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The two pillars – another compromise

Abandoning the so-called two pillars approach could lead to solving communication or even transparency problems in the ECB’s set-up.

Julian Callow

After the European Central Bank's May rate cut debacle, arguments resurfaced that communication or even transparency problems were inherent to the bank's set-up, and could be avoided by abandoning the so-called two-pillar approach.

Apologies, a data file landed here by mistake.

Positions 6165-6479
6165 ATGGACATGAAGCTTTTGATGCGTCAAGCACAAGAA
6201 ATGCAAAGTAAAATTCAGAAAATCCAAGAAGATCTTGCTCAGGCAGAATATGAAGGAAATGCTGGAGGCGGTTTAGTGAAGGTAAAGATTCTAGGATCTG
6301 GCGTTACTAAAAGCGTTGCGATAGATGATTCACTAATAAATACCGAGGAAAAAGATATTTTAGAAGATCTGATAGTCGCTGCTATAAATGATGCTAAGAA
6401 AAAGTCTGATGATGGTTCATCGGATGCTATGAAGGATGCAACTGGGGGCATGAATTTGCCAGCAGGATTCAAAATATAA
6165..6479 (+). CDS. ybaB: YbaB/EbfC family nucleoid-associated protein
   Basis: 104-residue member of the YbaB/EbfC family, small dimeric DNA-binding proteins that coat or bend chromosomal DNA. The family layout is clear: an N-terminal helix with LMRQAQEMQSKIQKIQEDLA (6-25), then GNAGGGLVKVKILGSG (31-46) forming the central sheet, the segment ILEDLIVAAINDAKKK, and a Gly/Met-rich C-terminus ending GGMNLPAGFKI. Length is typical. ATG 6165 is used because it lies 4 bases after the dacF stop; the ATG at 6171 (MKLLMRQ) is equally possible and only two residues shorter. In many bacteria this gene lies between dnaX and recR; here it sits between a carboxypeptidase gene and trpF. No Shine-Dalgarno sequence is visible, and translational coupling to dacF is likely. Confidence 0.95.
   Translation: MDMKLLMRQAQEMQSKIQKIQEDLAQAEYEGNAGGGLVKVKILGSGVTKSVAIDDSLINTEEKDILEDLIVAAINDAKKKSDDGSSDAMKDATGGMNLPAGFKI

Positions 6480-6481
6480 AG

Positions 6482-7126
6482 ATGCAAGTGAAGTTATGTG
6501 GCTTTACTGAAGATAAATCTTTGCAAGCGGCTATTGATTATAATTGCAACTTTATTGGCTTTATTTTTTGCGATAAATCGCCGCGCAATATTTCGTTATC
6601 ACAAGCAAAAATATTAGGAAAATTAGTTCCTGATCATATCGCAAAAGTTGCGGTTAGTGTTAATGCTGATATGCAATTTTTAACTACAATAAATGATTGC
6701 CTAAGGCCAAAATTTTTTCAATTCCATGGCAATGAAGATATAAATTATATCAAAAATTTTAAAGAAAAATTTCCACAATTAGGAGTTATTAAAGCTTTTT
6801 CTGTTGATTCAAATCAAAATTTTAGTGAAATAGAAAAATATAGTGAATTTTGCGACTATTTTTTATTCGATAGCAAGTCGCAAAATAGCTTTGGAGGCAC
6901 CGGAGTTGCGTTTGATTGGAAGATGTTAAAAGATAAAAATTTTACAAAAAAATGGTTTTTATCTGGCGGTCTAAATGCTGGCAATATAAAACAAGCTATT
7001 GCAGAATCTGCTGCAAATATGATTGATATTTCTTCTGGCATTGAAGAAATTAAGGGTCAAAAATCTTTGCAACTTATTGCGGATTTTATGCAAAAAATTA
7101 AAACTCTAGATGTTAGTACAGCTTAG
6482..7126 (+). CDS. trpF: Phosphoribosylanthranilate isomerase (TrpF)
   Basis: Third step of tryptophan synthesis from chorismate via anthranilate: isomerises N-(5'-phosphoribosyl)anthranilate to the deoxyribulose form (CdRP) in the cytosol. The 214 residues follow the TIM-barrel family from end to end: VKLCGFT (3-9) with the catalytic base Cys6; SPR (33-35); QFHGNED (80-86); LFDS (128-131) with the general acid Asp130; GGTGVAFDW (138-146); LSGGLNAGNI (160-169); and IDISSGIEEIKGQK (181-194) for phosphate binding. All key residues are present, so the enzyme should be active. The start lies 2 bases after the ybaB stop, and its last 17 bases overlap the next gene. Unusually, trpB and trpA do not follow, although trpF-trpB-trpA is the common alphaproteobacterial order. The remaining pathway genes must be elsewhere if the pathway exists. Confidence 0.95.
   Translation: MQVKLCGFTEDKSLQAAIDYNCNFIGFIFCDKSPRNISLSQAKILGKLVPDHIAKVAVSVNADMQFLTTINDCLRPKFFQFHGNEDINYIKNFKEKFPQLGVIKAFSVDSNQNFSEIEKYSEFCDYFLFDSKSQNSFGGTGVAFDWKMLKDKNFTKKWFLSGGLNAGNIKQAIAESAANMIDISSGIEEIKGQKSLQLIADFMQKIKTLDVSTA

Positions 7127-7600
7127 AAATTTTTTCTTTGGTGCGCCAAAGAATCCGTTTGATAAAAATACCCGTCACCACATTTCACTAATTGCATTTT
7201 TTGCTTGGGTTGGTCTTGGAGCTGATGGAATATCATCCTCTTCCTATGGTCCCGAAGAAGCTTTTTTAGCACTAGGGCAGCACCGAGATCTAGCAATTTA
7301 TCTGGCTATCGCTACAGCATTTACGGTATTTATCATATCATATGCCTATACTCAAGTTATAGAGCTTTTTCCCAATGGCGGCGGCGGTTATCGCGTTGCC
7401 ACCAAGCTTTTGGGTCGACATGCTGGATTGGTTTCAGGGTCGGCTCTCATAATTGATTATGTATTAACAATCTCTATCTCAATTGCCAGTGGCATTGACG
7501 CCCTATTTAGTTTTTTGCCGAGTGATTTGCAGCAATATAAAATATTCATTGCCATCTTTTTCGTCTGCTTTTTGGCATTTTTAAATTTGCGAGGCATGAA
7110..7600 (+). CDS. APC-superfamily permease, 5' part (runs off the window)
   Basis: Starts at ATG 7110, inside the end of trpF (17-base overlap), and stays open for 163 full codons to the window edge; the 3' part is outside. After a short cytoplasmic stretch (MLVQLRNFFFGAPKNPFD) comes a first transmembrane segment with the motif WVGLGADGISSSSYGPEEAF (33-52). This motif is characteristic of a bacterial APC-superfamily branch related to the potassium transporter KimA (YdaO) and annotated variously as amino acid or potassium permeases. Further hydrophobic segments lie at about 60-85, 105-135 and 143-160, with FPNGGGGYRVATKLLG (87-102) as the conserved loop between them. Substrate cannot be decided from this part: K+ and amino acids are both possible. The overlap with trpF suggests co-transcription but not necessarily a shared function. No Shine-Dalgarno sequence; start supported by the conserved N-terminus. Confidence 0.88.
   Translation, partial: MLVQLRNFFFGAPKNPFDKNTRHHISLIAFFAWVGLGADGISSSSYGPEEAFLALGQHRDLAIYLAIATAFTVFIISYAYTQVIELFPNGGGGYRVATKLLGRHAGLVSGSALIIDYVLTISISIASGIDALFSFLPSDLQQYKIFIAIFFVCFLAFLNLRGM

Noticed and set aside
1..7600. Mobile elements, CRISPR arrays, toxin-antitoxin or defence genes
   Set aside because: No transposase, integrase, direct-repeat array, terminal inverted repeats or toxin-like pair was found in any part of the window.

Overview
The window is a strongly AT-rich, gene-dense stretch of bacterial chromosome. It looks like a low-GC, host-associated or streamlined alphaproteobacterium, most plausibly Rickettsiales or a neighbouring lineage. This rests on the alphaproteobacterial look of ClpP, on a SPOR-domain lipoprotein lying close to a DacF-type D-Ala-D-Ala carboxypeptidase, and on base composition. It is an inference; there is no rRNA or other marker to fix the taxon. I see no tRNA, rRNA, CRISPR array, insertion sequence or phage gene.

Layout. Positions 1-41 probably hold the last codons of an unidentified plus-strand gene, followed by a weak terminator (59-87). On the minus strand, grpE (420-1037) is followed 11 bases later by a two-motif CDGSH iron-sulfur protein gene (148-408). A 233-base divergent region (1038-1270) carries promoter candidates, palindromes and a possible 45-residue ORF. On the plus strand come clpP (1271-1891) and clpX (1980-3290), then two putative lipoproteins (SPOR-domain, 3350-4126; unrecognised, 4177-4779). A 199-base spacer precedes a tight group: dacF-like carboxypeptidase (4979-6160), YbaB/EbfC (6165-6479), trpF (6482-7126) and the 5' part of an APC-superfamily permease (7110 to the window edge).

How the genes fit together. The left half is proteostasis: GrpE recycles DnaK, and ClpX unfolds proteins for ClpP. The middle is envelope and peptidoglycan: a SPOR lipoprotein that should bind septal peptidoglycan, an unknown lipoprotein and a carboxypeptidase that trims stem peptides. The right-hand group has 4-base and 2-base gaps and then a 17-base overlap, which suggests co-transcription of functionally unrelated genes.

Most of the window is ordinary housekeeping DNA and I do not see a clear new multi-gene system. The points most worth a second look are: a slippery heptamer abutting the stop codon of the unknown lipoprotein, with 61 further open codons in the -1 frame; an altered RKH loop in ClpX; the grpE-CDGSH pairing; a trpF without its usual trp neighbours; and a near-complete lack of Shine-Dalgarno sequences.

The ECB bases its monetary policy on an inflation forecast, which is determined by analyzing money growth figures (the first pillar) and by analyzing real economy data (the second pillar). While money-supply growth figures are used to predict inflation in the longer term - about 18 months - the second pillar, inflation targeting, focuses on a period shorter than this. The results from these two assessments can point in different directions, as was the case in April 1999 when rates were cut even though M3 growth pointed to inflationary risks. But the second pillar suggested the need to reduce interest rates. Conversely, in May 2001 a downward revision in M3 led the ECB to lower the repo rate, even though the justification for this from the second pillar was more ambiguous.